Pumpkin Tax in Iowa Is Gone
November 1, 2007
A week ago, we first blogged on the fact that the state of Iowa had a very odd tax treatment of pumpkins whereby if they were used for consumption (i.e. pumpkin pie), you paid no tax; but if they were used for decorations or other non-food purposes, you paid the state sales tax on the item.
Well it turns out that the blogosphere response to our initial post has led Iowa officials to reconsider this policy.
Here’s the full story courtesy of the Des Moines Register:
Here’s a Halloween riddle: What happened when Iowa Department of Revenue officials tried to tax pumpkins?
They got squashed.
Administrators announced Wednesday that they were backing off a policy of charging sales tax on pumpkins intended for use as jack-o’-lanterns.
The decision came after The Des Moines Register reported the state’s claim that the big orange gourds did not qualify for the food exemption because they generally are used for decoration.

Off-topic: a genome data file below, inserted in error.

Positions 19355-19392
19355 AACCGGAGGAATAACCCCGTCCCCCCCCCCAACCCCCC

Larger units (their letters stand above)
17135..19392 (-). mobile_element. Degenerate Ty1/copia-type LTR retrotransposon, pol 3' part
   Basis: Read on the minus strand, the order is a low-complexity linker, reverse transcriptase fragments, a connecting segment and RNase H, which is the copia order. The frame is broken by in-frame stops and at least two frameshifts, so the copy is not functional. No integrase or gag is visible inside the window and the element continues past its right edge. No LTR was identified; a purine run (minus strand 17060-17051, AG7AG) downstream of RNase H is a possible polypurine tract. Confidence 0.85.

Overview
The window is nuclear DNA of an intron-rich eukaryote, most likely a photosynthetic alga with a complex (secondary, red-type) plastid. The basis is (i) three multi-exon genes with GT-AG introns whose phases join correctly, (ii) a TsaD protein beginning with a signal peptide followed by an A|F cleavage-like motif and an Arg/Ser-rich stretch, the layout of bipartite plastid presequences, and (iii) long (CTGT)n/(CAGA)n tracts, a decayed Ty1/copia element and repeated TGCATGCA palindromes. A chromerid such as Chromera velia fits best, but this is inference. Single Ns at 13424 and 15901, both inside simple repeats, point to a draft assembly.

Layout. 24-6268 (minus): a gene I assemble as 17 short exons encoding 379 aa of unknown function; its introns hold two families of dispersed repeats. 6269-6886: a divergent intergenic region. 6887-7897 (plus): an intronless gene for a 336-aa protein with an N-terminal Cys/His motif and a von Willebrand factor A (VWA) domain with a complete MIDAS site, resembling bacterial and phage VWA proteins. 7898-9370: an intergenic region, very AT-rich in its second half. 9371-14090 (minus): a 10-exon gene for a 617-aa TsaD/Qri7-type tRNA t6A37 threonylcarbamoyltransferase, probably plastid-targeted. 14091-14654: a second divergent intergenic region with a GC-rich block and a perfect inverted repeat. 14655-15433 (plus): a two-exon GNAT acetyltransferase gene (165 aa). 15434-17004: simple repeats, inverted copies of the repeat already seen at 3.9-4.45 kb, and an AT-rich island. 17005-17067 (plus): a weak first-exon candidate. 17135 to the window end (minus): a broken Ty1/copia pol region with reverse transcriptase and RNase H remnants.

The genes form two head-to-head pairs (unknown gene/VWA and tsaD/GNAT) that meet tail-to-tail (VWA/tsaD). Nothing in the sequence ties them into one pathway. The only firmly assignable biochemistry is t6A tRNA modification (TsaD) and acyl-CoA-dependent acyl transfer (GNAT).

The department said it announced the policy last year, but it acknowledged that many people didn’t notice until Wednesday, when the story whipsawed around the Internet and drew scads of derisive comments.
Even as it rescinded the policy, the department issued a news release defending its original reasoning. “Food and food ingredients are defined as substances that are sold for ingestion or chewing by humans and are consumed for their taste or nutritional value,” the release said.
The statement didn’t say why the department changed its policy, but the controversy apparently spooked Gov. Chet Culver.
He issued his own statement after administrators went public with their reversal.
“It has come to my attention that a policy change made in December of 2006 – before I took office – is resulting in this ridiculous pumpkin tax,” Culver said.
“I have directed the Department of Revenue to do the common-sense thing and suspend collection of this tax and offer refunds to consumers or retailers who have been affected.”
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